Are you familiar with the Siberian cat? If not, it’s time to learn more about these wonderful felines! “Ya tebya lyublyu” means “I love you” in Russian and you’ll want to remember this phrase to express your appreciation for the first Siberian cat you meet. Known as Siberian Forest cats or Moscow Longhairs, they are a semi-longhair breed that typically weigh between 15-20 pounds for males and slightly less for females. They have lustrous coats and curious round eyes. As a landrace breed, they have adapted over time to survive harsh Russian winters, which explains their thick fur. These cats are strong, intelligent and have a gentle nature that makes them ideal for any household, including those with dogs. They have unique personalities and are low maintenance, making them an excellent addition to any home with kids and other pets. Don’t miss out on the opportunity to meet one of these amazing cats!
Siberian cats have their roots in the dense forests of Siberia, where they roamed over a thousand years ago. These gorgeous felines are thought to be the ancestors of all modern long-haired cats. Although little is known about their early history, it is believed that they were domesticated by finding refuge in farms, shops, and monasteries during the bitter Siberian winters. Their owners valued their hunting skills as they kept rodents at bay. Russian immigrants introduced Siberian cats to the UK, but the exact date is not known. They first appeared in Harrison Weir’s book Our Cats and All About Them in the late 1800s, where he described their participation in early cat shows. Despite their growing popularity, Siberian cats remained rare in the US until 1990 when an enthusiast from Baton Rouge, Louisiana, named Elizabeth Terrell exchanged four of her Himalayans for one male, Kaliostro Vasenjkovich, and two females, Ofelia Romanova and Naina Romanova.
Siberian felines are a unique breed that boasts of several characteristics that set them apart from other cats. They have a sturdy yet agile body with powerful hind legs that aid them in jumping and playing like skilled athletes. Their friendly expression is highlighted by their round head, large paws, and striking round eyes in shades of green or gold. However, their most outstanding feature is their thick coat that comprises three layers – coarse and straight guard hairs, thin and wavy awn hairs, and a woolly down undercoat. Available in various patterns and colors, Siberians come in solid, tortoiseshell, and color point varieties.
These energetic and adventurous felines possess high levels of intelligence and problem-solving skills. They love to climb, leap and play with puzzle toys while learning new tricks. Though they exhibit devotion towards their owners, they are not clingy and patiently wait for cuddles. Siberians are not easily bothered by noises or strangers and can coexist amicably with children, dogs, and other occupants if introduced properly. Therefore, being a pet parent to a Siberian cat guarantees you a companion that is affectionate and fun-loving.
Taking care of your Siberian cat may seem daunting, but it’s actually quite simple. Despite their three-layered coat, they only need to be brushed once or twice a week to prevent tangling and matting. During shedding season, daily brushing is recommended. It’s also important to trim their nails weekly, check their ears for redness or unpleasant smells, and brush their teeth a few times a week.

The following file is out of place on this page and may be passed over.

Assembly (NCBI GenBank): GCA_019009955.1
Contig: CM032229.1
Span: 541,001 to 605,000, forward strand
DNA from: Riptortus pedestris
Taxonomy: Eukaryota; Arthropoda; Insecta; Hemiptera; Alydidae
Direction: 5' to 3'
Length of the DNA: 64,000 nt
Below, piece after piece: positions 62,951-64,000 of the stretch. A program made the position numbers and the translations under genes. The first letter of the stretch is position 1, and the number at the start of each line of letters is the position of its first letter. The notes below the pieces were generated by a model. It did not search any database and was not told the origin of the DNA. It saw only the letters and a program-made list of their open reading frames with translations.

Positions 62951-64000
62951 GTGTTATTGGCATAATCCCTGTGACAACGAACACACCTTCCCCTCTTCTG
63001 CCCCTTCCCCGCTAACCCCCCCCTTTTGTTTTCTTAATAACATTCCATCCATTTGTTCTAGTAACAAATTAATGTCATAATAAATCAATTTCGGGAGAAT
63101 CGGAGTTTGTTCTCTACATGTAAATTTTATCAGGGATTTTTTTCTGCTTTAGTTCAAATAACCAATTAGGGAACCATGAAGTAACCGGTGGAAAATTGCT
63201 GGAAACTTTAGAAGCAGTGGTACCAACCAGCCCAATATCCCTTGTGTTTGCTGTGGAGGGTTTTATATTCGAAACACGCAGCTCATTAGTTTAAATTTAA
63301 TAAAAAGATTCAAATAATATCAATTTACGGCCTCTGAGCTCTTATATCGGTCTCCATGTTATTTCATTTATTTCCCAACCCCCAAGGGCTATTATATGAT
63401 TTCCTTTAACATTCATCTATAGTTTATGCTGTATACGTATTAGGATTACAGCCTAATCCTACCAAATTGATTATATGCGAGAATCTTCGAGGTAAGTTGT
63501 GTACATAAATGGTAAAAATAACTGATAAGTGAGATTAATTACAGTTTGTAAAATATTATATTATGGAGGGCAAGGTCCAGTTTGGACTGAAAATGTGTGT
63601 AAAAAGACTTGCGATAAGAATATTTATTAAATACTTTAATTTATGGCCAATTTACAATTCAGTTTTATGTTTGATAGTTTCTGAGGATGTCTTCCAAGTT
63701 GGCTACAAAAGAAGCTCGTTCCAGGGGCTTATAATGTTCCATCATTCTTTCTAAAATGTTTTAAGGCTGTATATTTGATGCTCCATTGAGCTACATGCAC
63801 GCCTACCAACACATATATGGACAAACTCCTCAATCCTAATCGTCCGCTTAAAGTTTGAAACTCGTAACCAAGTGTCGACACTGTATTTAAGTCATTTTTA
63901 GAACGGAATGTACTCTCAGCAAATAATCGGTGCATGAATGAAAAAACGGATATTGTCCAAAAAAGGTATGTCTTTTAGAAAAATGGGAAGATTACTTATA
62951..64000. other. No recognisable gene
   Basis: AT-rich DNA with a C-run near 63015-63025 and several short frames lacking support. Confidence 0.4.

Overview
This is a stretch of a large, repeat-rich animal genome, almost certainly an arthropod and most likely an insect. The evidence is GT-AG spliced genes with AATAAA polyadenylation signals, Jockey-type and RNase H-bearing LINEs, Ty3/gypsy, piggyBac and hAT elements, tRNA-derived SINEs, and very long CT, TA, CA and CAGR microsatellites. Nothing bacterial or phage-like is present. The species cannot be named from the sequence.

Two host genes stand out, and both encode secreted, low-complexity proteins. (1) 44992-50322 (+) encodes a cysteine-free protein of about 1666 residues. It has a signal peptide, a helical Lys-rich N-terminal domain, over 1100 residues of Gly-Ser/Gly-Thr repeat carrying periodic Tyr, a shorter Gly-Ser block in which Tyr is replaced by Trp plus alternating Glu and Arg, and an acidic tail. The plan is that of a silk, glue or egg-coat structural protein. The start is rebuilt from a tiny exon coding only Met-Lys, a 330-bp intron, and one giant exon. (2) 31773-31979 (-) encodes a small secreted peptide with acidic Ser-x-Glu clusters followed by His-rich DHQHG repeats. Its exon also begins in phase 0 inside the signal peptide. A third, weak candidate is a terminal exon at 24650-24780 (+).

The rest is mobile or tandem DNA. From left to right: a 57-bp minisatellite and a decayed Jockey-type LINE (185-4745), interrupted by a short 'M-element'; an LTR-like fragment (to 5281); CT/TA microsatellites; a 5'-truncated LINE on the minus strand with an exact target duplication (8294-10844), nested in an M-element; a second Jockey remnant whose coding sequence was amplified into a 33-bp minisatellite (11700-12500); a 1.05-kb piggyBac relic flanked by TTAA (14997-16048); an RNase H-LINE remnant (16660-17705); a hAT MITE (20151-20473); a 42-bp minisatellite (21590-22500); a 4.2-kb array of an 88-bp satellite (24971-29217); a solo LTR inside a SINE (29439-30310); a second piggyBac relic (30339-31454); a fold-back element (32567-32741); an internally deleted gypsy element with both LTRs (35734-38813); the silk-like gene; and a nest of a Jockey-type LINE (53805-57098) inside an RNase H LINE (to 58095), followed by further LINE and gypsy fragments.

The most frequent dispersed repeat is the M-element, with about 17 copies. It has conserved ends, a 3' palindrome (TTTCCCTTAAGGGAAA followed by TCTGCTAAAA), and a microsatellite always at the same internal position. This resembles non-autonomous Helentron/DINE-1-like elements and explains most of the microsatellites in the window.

While some people believe that Siberian cats are hypoallergenic, they still produce the protein (Fel d1) that causes allergies and dander that can irritate allergies.
If you’re considering adopting a Siberian cat, it’s best to adopt two as they thrive with a feline companion. Additionally, protect them from potential dangers by avoiding displaying fragile objects on high shelves and investing in a ceiling-height cat tree. With these tips, caring for your Siberian cat will be a breeze.
Siberian cats are usually healthy as they have been naturally bred. However, they may be vulnerable to hypertrophic cardiomyopathy (HCM), which thickens the heart muscles and can result in heart failure, so it is best to have them screened for this condition by a veterinarian. These cats tend to reach sexual maturity early, and as they can produce larger litters, it is recommended to have them neutered or spayed as soon as possible to avoid unwanted litters.
Siberian cats are famous for their affectionate personalities and curious nature, and there are various interesting facts about them. They are Russia’s national cat, and their shedding is caused by changes in daylight rather than temperature. In the movie Nine Lives, Kevin Spacey portrayed a character whose consciousness was trapped inside his daughter’s Siberian cat. These cats are devoted parents, with mothers only mating with one male, and fathers taking an active role in rearing their kittens. Additionally, Siberian cats have water-resistant coats and enjoy water, so don’t be surprised if they try to join you in the shower!
Naming a Siberian cat can be a daunting task due to their distinctive personalities. However, there are some great ideas that can make the process easier. You can name your cat after famous rivers and lakes in Siberia like Lena, Amur, Obie (after the River Ob), Yenisei, or Baikal. Another option is to name them after Elizabeth Terrel, who brought Siberian cats to the U.S., or Naina, one of her first Siberian cats. If you prefer adventurous explorer names that match the spirit of the Siberian cat, options include Magellan, Lewis, Boone, Leif, or Yuri. Choose a name that suits your furry friend’s personality, and make sure your pet is protected from head to paw with ASPCA Pet Health Insurance. Get a quote today!